Companies enter into contracts during all stages of business. No matter what type of transaction a contract governs, it is critical to review unfavorable terms and confirm that a contract is enforceable under the law. An experienced business lawyer should always draft or review contracts before a business owner signs to ensure the company will not be at risk of any unnecessary liability or losses should something go wrong. The following are some examples of the many contracts used in business today.
Partnership and operating agreements – A partnership or a limited liability company (LLC) should always have a written agreement governing how the company will be operated. An operating agreement (LLC) or partnership agreement outlines the rights and responsibilities of each owner, as well as how to resolve disputes between the owners. Having a thorough agreement will reduce conflict and prevent litigation.
Buy/sell agreements – A buy/sell agreement governs the transfer of an owner’s interest in the company, whether the transfer is voluntary or involuntary. The buy/sell agreement will determine how a transfer of an owner’s interest is handled and will usually provide the remaining owners with the first right to purchase the transferring owner’s interest. A buy/sell agreement will also set out how the value of the ownership interest will be calculated and how the company or owners may pay for the ownership interest.
Leases – Companies often enter into leases for commercial space for the business operations and for any necessary equipment. The wrong lease terms can be costly for a company, so you want to ensure that there are no unfavorable provisions that may result in unforeseen expenses. You also want to include provisions that clearly state your right as the lessee and protect you in the event of a dispute with the lessor.
Employment contracts – If you have employees, you may want them to sign a contract to clarify your employees’ rights and obligations, as well as your rights and obligations as the employer. Employment contracts should have clear terms and should address the duration of the contract, benefits and compensation, grounds for termination, and possibly a non-compete clause. An incomplete or unclear employment contract can expose your company to liability should the employee have complaints down the line.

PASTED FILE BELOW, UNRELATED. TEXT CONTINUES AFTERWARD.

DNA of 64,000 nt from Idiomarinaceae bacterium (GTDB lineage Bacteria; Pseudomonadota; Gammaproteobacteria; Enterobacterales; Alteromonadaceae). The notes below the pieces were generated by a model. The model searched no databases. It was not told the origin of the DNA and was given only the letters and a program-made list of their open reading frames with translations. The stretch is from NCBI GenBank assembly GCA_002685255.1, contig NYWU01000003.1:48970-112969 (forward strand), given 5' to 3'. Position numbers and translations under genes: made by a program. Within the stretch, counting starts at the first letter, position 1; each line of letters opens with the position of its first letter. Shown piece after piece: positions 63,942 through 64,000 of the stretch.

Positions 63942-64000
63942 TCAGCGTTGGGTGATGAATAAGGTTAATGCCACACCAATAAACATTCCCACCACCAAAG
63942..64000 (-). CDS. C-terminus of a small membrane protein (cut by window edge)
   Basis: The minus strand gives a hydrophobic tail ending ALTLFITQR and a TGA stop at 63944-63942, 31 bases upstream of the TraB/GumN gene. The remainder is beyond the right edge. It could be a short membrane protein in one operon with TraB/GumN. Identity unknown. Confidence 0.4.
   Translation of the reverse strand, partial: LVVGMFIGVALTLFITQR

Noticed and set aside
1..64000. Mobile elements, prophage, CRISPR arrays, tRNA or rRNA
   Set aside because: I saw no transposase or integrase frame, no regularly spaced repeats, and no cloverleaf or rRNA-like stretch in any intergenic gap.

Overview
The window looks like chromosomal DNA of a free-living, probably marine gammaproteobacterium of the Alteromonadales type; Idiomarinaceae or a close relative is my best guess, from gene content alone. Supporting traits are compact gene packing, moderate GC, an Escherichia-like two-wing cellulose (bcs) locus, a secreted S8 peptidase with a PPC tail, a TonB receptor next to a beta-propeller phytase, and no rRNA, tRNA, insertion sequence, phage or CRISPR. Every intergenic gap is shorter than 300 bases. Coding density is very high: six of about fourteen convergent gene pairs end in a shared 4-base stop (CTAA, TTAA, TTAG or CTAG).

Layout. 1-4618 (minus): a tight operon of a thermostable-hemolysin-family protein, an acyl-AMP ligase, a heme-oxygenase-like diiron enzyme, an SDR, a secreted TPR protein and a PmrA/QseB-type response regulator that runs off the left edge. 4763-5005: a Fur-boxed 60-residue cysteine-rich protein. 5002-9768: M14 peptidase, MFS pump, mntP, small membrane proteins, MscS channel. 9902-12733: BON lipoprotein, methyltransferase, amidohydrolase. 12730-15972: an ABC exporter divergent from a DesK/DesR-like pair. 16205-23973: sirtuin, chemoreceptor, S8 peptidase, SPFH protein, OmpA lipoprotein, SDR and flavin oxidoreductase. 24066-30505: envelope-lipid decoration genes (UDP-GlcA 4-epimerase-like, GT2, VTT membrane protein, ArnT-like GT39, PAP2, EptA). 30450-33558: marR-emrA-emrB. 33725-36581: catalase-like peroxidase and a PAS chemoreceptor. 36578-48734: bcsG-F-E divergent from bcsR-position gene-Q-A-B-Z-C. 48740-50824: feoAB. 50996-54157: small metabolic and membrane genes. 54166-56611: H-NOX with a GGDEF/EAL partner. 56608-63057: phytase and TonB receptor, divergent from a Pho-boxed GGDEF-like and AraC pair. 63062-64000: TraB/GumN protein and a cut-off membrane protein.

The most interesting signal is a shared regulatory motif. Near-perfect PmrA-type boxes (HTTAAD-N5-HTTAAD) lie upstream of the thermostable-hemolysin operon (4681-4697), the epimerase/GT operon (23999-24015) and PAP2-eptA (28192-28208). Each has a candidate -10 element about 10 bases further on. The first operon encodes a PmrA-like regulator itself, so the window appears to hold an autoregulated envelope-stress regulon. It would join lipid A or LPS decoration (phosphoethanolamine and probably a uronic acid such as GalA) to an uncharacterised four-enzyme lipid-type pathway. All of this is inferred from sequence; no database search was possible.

Non-disclosure agreements (NDAs) – If your operations involve any trade secrets or other types of confidential information, you want anyone with access to this information to sign an NDA or a Confidentiality Agreement. Parties can include employees, independent contractors, suppliers and vendors, service providers, or even prospective buyers of your business.
Purchase agreements – Contracts that govern purchases can be as simple as a receipt or bill of sale for a product, or as complicated as an asset or equity purchase agreement for the sale or purchase of an entire company. Regardless, it is important that the terms are clear to ensure that all parties understand their rights under the agreement and to prevent misunderstandings which could result in litigation over the sale or purchase.
Contracts commonly include difficult languages, and it can be easy to miss important terms that may result in harm to your company down the line. It is always wise to discuss contracts with an experienced business attorney. To discuss our business law services, please email Stephen Welle or call O’Keeffe O’Brien Lyson Foss at 701-235-8000 or toll-free 877-235-8002.